I would just like to say that it doesn't matter what element you pick, you can end up anywhere.   I am Navy on an Army base.   I know Navy/Air that have never been posted to their respected element bases.

There is more to being a medic than working CDUs on the army bases.  CFH is the warehouse for medical kit, it is mainly medic run.  FdAmbs mainly support the troops, but there is also kit maintenance and vehicle maintenance that has to be done there as well.  Navy bases seem to offer more medical work, but you can also spend long periods of time away when you are posted to a ship.  But that is similar everywhere.  In the last 3 yrs, I have actually worked at my unit for about 10 months and been on my base for about 19 months.

Don't want to scare you off, just be aware of what you are getting into.

Let's be clearer...

1 Canadian Field Hospital (1 Cdn Fd Hosp) is a $40+ million multi-configuration, field-deployable, Role 3 hospital, not a CFH (Canadian Forces Hospital) as it does not provide health services in garrison, nor is it a warehouse for medical equipment.  1 Cdn Fd Hosp has Biomedical Equipment Technicians, Preventive Medical Technician and a large number of Medical Technicians in Treatment and Headquarters Companies, as well as clerks and technicians from at least four other Branches in Headquarters and Services Companies with variety of Health Services and Logistics Officers who command the unit and is not "mainly medic run".

Central Medical Equipment Depot (CMED) is a medical equipment warehouse which has a few Medical Technicians, Health Care Administrators, Biomedical Equipment Technicians and Pharmacists on its nominal roll, as well as civilian technicians, administrative staff and warehouse workers.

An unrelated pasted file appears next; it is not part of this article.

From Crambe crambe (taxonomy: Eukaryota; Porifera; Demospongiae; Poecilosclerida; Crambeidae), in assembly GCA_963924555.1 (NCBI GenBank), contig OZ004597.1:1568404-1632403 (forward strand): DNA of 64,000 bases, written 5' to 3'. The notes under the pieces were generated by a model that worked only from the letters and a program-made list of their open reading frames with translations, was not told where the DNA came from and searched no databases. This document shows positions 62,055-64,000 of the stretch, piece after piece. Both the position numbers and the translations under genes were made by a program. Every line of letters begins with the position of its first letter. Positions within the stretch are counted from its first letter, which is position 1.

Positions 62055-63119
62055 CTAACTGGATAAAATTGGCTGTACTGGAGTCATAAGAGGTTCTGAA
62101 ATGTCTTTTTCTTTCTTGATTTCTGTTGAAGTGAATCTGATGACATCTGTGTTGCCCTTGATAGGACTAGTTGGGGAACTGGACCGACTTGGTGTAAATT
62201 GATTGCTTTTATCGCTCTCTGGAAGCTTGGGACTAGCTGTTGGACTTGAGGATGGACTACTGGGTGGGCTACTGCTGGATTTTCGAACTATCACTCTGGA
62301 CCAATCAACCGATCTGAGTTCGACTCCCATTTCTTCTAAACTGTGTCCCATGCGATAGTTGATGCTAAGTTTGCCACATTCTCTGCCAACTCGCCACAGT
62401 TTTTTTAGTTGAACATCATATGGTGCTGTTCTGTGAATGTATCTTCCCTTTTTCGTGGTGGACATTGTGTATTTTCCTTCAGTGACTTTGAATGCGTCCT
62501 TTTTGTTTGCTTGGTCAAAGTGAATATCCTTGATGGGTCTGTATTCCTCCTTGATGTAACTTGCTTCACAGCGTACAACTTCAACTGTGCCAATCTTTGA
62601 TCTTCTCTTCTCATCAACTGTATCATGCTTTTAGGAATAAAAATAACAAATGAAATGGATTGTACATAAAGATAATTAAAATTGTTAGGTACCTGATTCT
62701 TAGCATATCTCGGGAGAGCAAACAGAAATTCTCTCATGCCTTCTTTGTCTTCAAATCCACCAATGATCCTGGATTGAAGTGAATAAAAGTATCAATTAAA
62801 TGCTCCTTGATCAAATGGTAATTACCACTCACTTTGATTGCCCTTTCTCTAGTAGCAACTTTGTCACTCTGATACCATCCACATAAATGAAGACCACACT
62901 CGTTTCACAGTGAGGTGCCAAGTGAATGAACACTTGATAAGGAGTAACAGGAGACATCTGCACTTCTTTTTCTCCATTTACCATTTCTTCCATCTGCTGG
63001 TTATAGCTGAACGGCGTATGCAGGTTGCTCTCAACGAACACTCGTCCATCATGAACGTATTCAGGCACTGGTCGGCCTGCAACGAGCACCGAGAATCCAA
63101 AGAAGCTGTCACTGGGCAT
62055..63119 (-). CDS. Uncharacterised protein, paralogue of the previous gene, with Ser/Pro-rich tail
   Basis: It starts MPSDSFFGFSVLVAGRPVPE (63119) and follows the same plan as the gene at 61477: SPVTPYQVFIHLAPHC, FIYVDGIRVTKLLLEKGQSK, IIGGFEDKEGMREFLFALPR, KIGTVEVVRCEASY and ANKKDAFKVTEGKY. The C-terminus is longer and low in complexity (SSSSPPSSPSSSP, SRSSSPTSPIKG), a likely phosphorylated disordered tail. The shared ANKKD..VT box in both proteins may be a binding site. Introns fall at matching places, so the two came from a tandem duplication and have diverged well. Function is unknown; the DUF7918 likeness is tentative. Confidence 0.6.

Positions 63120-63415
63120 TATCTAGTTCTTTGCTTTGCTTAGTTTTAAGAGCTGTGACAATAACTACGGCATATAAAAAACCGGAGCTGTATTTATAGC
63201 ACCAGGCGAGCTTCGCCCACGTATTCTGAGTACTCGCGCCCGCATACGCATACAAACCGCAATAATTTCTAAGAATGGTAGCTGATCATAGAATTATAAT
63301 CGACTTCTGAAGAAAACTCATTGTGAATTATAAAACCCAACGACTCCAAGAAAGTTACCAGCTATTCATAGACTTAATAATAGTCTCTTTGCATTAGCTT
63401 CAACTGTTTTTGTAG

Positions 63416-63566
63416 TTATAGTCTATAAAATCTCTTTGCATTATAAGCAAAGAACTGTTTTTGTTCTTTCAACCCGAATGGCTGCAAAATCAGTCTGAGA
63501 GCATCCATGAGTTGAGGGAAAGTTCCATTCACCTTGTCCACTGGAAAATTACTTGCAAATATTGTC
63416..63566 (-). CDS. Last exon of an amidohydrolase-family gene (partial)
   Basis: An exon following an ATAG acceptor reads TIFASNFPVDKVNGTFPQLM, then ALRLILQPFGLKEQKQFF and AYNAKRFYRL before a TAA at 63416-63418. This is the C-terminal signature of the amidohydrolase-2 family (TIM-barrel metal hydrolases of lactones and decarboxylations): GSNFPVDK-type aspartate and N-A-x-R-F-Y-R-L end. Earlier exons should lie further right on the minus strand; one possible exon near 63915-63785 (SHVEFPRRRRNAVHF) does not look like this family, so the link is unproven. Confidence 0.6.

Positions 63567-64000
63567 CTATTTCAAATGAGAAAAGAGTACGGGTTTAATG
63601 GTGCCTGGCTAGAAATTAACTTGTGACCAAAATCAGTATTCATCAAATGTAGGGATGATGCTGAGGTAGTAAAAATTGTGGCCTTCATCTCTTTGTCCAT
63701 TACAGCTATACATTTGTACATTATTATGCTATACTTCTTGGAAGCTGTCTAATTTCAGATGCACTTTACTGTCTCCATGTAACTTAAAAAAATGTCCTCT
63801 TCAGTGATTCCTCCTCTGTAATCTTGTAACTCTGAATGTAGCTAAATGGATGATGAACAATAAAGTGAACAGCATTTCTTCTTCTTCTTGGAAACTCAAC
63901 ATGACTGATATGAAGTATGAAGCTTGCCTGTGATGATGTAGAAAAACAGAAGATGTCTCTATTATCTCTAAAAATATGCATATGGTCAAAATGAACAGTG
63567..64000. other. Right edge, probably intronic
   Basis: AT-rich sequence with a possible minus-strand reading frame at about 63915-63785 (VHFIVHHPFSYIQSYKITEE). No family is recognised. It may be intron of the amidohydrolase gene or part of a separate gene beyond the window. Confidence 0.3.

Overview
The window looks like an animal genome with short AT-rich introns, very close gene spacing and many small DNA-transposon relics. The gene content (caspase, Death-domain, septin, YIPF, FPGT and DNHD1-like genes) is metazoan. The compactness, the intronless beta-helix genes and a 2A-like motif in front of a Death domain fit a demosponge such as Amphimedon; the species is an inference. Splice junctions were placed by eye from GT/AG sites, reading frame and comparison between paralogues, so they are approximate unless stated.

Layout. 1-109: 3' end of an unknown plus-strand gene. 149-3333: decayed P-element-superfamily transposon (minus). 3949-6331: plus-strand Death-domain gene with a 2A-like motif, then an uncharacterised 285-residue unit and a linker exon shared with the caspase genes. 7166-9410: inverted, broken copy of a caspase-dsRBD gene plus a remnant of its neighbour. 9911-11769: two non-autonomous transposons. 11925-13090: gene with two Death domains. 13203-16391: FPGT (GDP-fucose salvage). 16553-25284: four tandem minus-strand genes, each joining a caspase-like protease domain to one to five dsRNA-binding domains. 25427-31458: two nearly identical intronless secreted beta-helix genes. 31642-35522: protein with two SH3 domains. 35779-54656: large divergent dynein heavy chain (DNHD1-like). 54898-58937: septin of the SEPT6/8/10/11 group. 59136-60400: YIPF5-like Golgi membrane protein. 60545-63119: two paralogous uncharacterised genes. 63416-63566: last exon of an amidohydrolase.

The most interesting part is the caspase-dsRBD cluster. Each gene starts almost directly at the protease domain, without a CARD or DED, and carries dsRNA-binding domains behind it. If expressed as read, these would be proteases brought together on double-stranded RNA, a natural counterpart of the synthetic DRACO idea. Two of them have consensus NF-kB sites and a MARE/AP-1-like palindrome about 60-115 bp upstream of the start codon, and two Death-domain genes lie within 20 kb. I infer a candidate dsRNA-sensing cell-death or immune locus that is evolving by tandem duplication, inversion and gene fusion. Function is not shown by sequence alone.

« Last Edit: August 06, 2010, 07:41:49 by Simian Turner »
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Offline TimBit

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Re: Life of a Canadian Forces Medical technician
« Reply #147 on: August 06, 2010, 10:04:24 »
Its what our Reg F medical system uses as a health care unit to provide first line support. Its a family practitioners office/walk in clinic with 1-3 MOs, 1-3 NP/PA's a couple nurses, 2-5 medics and civilians who take care of a group of about 1500 "clients" otherwise known as soldiers.

And in most cases I would say, works like a charm. Never had such a short wait time in a hospital in my life.

Offline Simian Turner

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Re: Life of a Canadian Forces Medical technician
« Reply #148 on: August 06, 2010, 10:07:16 »
And in most cases I would say, works like a charm. Never had such a short wait time in a hospital in my life.

And by exception, if you are posted to Ottawa you could wait 3 months for an appointment!
The grand essentials of happiness: something to do, something to love, something to hope for.  Allan K. Chalmers

Offline MrPrimeMinister

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Questions about becoming a Medical Technician
« Reply #149 on: August 31, 2010, 11:07:04 »
Are biology and chemistry credits needed throughout grade 10-12, or is just one grade's worth enough?

And is 20/20 vision required for becoming a Med Tech? (My eyes are 200 degrees nearsighted, so I'm wondering whether I need to get laser correction)